Now You Know: Seven SpiresTuesday, 28th October 2014
Location: Boston, MA
Style: Symphonic Power Metal with loads of darker, theatrical and extreme touches.
Personnel: Adrienne Cowan (vocals, keyboards, orchestration); Jack Kosto (guitars); Cameron Tidman (bass), Anthony Medaglia (drums)
Latest release: The Cabaret of Dreams EP, 2014 (Black Ray Music Group)
Delivering a brand of heavy symphonic-oriented power metal most associated in circles of Kamelot meets Epica with a splash of extreme orchestration and vocal nuances, Boston’s Seven Spires are another impressive young band ready to make their mark not only on the New England scene, but beyond. Dynamic songwriting, attention to detail, and the professional, versatile voice of Adrienne Cowan will turn many heads based on their debut EP as well as their impressive live performances.
Firing off these questions to Adrienne, you will sense that the buzz about the quartet is brewing – much like their penchant for coffee (view some of her video blogs for more insights on You Tube. Take it away Adrienne!
Dead Rhetoric: Can you tell us how Seven Spires came together (what year you formed, previous experience in the music scene, how the band name came to be) – as you all have connections to music colleges you are currently attending? And at what point did you switch out bassists as JP Goldman appears on the debut EP but you have a new bassist in Cameron Tidman?
Adrienne Cowan: Seven Spires originated as a rock/metal opera I was writing over the summer of ’13 when I moved to Boston, MA from Guildford, England. A full ride scholarship to study at Berklee College of Music wasn’t an offer I could turn down, but it wasn’t an easy move either as Southern England had been my home for the good part of 6 years. The Cabaret of Dreams was sort of a world I could escape to, and so the EP came to be.
This lineup was solidified in April ’14 when we parted ways on friendly terms with JP Goldman over creative differences. Cam Tidman (graduate of UMass Lowell) joined us shortly after as a recommendation from Anthony. Anthony showed up in December when I saw him perform at Berklee’s end of semester Metal Ensemble recital. As for Jack, he’s been around since day one really. We met in a bookstore during my first week at Berklee, when he was already in his fourth semester. Def Leppard was on the radio and I was wearing a Nightwish shirt from theImaginaerum tour… We got talking and everything pretty much fell into place from there.
As far as previous experience in the music scene goes, Anthony and Cam have been hitting the stage for about 11 years around MA and the New England area, primarily in their old thrash band Zero Point. Jack has done everything from solo shred guitar shows in SC/GA to disco tribute bands, 60s rock, and jazz/fusion ensembles, as well as being accepted into Berklee at the age of 15. I spent my years in England fronting hard rock/sleaze metal acts Riot Underground and Hollywood Trash, while working on my metal vocal chops on the side in an extracurricular Metal Workshop led by Nic Meir at the music school I was attending at the time.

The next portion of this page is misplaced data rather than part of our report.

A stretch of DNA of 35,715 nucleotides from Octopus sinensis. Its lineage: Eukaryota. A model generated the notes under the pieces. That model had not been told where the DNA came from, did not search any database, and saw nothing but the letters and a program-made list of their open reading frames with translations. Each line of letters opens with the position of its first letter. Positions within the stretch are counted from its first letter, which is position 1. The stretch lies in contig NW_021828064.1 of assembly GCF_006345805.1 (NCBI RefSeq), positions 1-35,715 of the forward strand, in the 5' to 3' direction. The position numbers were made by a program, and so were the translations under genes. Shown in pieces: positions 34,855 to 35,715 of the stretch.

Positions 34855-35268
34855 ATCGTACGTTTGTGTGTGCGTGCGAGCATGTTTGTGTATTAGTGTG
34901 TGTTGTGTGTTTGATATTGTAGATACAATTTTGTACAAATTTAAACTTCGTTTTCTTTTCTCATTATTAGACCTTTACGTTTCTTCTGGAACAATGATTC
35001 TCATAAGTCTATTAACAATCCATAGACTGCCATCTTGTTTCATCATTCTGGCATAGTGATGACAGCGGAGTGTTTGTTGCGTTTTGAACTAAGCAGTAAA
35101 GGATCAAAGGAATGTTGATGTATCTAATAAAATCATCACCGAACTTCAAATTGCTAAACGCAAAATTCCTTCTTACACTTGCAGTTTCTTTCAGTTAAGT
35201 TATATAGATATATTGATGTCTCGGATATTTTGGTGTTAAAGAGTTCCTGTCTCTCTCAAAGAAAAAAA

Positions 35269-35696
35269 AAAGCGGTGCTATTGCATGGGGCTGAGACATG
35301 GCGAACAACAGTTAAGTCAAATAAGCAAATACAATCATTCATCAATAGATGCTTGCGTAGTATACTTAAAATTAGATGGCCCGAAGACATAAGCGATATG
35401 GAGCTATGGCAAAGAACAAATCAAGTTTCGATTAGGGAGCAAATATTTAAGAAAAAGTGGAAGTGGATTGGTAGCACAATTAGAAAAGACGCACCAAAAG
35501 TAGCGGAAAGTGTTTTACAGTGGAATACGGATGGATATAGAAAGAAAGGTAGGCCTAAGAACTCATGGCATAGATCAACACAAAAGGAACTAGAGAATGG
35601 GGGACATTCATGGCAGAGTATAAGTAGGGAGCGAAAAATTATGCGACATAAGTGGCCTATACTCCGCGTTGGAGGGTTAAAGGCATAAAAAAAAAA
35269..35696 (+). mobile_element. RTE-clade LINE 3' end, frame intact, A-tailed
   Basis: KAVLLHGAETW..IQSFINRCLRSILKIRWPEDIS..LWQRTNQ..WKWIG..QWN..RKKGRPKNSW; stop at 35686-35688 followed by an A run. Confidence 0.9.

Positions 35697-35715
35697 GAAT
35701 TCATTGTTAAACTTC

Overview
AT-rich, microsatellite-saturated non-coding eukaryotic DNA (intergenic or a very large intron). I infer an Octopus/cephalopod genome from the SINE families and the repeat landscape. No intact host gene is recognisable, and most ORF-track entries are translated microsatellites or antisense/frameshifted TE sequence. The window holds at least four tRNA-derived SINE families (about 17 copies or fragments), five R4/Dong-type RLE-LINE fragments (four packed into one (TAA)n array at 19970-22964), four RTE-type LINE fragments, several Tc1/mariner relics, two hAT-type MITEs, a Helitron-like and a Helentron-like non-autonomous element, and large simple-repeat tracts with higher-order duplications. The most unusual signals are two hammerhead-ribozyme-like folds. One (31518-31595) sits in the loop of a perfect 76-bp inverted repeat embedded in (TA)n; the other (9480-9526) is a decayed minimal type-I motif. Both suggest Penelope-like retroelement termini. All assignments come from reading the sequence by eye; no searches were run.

Dead Rhetoric: The name Seven Spires doesn’t really have any special significance, we just wanted something that would be genre appropriate without sounding too frilly. How long did it take from songwriting ideas/conception to actually recording, mixing and mastering for your debut EP “The Cabaret of Dreams”? And how were you able to get renowned behind the scenes people like Sascha Paeth and Miro involved in the mixing and mastering of this?
Cowan: From songwriting to holding a finished copy of the EP in our hands, the process took just over a year. Having Sascha Paeth and Miro work on the tracks had always been on my wish list for the EP as they’d worked on so many of my favorite albums. Literally all I did was contact them via the email on the Gate Studios website and send them my demos. Sometimes you just have to ask and hope for the best!
Dead Rhetoric: You play a form of symphonic metal that incorporates a diverse sound, sometimes power metal and occasionally darker/heavier in almost a death/black way. How would you describe your sound to the average listener – and do you think your versatility as far as songwriting and dynamics is an asset to help Seven Spires stick out?
Cowan: We tend to go with the description of “Symphonic metal, somewhere between Kamelot and Dimmu Borgir”. I would say having some variety between songs definitely helps us stick out, at least, I know I always enjoy an album that has a nice dynamic flow to it.
Dead Rhetoric: Has your seasoning in bands overseas in the UK been beneficial to your outlook and output with Seven Spires? How long have you been singing and what do you think are some of your greatest abilities in terms of singing and performance?
Cowan: My time overseas has definitely been beneficial to Spires. We’ve always done everything DIY and the years of running bands in the local grind has taught me useful lessons on what works and what doesn’t, both within the band and in the bigger picture within the scene.